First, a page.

I don't know if my cogfog is as gone as it was in the months of July and August. It's been a slog of a month though with other things in my life so perhaps it's temporary or perhaps it's coming back.

I still have fatigue as defined by normal person standards but nothing like the fatigue as defined by my own pre-procedure standards.

I inclined my bed again this week and I feel better during the days now. If inclined bed still helps me, that would seem to be an indication that my CCSVI is not 100% better. Also I hadn't felt like I needed to incline it until earlier this month.

My ability to hear music as music is still with me. And it is still really hard to explain. This week I downloaded some MP3s from Amazon, which is unusual for me. "Brown-Eyed Girl," anyone?

I am more able to watch t.v. in the evening with my husband after the kids are asleep. It used to be that the tv was too over-stimulating and it would hurt. I would also get very tired mentally by the end of an movie. But now I can't remember the last time I was tired out by a movie.

Instead of my husband taking the kids out on the weekend so I could rest, I'm going out with them. Last weekend we went to a corn maze. Tomorrow we're going hiking. A few weekends ago we went to the zoo and they got to play in the water jets for the last time before winter. It's nice.

For me the procedure has been a real success.
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Re: Cece's turn

Postby cheerleader » Sat Oct 01, 2011 6:58 pm

Cece- really glad to read about your continued healing. It's encouraging to hear your progress. I'm happy for you and for your family...it sounds like they've "got you back." What a gift. You and Jeff share many improvements-
1. increased ability to sweat. This is still true for Jeff, and he loves it. The heat no longer exhausts him.
2. ability to stay up later, watch TV or a movie, have conversations with friends, read, etc... and not fall asleep
3. ability to do stuff with us as a family...whether a hike, bike ride, dinner out...he can hang with us all. He used to stay home.
4. reduced fatigue
His eyesight was already bad, and has not changed much. I'd hoped it would improve, but at least it isn't any worse. He is still color blind, and has no peripheral vision, but that's been gone for 30 years. The earlier, the better, for intervention. And diet and exercise really can make a huge difference. May you have continued healing and hope!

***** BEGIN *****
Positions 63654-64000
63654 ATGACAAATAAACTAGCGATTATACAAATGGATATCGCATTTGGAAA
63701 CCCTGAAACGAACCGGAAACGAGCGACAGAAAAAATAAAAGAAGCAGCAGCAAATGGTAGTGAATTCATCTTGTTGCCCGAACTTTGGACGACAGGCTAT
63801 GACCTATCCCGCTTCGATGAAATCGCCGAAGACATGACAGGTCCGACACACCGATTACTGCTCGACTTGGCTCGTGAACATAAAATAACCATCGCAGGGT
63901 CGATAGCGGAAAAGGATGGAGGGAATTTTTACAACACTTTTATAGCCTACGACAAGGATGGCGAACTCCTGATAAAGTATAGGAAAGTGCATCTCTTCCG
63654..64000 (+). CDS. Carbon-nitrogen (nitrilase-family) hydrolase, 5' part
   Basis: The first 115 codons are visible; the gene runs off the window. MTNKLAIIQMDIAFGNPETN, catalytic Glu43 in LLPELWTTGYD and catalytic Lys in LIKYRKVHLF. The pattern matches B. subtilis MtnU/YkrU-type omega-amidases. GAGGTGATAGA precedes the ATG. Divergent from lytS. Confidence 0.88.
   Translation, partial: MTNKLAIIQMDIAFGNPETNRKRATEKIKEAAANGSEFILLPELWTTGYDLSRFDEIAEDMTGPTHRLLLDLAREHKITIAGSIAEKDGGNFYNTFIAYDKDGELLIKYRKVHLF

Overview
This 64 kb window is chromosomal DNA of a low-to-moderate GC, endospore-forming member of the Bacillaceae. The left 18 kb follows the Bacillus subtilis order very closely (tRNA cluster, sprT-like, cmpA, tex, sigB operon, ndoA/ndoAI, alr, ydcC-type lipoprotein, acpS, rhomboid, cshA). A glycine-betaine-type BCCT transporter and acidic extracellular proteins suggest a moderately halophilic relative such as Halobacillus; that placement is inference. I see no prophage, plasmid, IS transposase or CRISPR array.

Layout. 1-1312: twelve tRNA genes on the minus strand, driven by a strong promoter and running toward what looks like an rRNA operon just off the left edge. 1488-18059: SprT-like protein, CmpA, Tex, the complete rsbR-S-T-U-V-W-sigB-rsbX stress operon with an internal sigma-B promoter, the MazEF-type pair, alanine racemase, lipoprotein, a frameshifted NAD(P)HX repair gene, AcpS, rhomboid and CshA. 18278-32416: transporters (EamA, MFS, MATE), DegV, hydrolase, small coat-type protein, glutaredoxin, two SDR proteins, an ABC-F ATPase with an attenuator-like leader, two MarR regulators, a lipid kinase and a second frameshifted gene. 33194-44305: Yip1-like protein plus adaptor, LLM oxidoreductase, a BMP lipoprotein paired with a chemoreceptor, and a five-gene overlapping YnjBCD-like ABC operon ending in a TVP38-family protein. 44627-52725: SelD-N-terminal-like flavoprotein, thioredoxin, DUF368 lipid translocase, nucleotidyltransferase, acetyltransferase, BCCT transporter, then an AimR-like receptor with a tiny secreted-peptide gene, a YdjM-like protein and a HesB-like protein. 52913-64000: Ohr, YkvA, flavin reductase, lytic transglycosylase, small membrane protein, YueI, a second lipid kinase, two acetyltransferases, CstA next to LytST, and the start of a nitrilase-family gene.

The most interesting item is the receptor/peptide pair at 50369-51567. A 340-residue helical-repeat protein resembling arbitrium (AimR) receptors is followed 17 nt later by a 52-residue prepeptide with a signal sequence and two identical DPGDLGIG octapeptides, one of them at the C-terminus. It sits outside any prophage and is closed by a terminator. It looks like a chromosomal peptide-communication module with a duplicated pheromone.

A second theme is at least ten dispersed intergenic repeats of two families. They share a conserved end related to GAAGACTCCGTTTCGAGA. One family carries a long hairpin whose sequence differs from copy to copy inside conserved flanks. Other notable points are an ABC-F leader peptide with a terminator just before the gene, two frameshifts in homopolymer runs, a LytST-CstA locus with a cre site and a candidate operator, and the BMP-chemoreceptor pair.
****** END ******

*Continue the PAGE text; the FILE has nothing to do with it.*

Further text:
cheer
Husband dx RRMS 3/07
dx dual jugular vein stenosis (CCSVI) 4/09
http://ccsviinms.blogspot.com
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Re: Cece's turn

Postby David1949 » Sat Oct 01, 2011 8:25 pm

Congratulations Cece. I wish you continued success.
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Re: Cece's turn

Postby ErikaSlovakia » Sat Oct 01, 2011 11:54 pm

Congratulations Cece!
Erika
Aug. 7, 09 Doppler Ultras. in Poland, left Jugul. valve problem, RRMS since 1996, now SPMS,
- Nov.3,09: one stent in the left jug. vein in Katowice, Poland, LDN, never on DMDs
- Jan. 19, 11: control venography in Katowice - negative but I feel worse
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Re: Cece's turn

Postby MaggieMae » Sun Oct 02, 2011 7:16 am

So happy for you Cece and may your improvements continue.
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Re: Cece's turn

Postby erinc14 » Sun Oct 02, 2011 7:38 am

this gives me hope for better . it's been 7 months for me too .
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Re: Cece's turn

Postby 1eye » Sun Oct 02, 2011 2:27 pm

I think once you have any improvement, it's a sign that there could be more waiting in the wings. So it's up to you to do your homework and follow the program, fix your diet, get exercise, and stay positive. Whatever options you have, you owe yourself to take them as best you can. Go, Cece.
"Try - Just A Little Bit Harder" - Janis Joplin
CCSVI procedure Albany Aug 2010
'MS' is over - if you want it
Patients sans/without patience